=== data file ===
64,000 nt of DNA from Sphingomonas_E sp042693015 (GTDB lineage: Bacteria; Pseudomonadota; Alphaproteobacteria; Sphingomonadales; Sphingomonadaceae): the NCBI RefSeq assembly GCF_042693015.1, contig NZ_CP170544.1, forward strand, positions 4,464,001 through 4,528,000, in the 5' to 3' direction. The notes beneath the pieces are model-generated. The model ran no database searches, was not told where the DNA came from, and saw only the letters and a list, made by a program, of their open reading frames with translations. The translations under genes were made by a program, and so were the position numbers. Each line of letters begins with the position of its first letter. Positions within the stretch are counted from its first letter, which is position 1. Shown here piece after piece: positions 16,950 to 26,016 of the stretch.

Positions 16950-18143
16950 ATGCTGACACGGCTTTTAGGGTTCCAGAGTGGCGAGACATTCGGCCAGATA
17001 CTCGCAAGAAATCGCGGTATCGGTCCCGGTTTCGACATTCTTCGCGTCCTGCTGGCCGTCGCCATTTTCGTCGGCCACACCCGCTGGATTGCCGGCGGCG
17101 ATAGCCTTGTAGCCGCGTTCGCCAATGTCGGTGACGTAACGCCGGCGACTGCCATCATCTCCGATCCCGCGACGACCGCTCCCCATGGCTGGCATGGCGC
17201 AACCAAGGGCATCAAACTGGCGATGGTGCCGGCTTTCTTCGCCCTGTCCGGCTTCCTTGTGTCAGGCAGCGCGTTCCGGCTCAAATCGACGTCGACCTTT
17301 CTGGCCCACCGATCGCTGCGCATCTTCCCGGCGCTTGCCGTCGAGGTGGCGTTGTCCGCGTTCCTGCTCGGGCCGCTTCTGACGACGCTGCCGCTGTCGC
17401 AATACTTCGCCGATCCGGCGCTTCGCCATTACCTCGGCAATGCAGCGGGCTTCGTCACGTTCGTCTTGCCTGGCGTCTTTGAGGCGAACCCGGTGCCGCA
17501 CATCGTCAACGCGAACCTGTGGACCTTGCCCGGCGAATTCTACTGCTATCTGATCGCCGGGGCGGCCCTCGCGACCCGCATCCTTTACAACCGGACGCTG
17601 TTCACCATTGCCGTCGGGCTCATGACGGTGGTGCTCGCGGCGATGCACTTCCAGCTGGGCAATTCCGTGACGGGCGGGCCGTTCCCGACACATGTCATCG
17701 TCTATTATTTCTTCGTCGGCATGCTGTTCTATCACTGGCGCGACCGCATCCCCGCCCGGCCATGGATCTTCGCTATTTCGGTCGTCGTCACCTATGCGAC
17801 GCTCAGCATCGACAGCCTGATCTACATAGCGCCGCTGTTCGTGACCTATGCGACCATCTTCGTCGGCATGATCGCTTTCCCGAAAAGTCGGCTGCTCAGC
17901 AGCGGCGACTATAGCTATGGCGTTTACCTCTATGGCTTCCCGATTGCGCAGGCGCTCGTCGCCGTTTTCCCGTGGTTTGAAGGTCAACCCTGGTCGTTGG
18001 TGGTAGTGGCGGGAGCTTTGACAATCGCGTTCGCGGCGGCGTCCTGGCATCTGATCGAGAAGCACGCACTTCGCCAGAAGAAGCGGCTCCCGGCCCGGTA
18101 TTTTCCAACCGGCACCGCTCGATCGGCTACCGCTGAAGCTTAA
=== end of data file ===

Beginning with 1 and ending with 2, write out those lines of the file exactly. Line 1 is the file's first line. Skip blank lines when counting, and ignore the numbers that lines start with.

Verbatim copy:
64,000 nt of DNA from Sphingomonas_E sp042693015 (GTDB lineage: Bacteria; Pseudomonadota; Alphaproteobacteria; Sphingomonadales; Sphingomonadaceae): the NCBI RefSeq assembly GCF_042693015.1, contig NZ_CP170544.1, forward strand, positions 4,464,001 through 4,528,000, in the 5' to 3' direction. The notes beneath the pieces are model-generated. The model ran no database searches, was not told where the DNA came from, and saw only the letters and a list, made by a program, of their open reading frames with translations. The translations under genes were made by a program, and so were the position numbers. Each line of letters begins with the position of its first letter. Positions within the stretch are counted from its first letter, which is position 1. Shown here piece after piece: positions 16,950 to 26,016 of the stretch.

Positions 16950-18143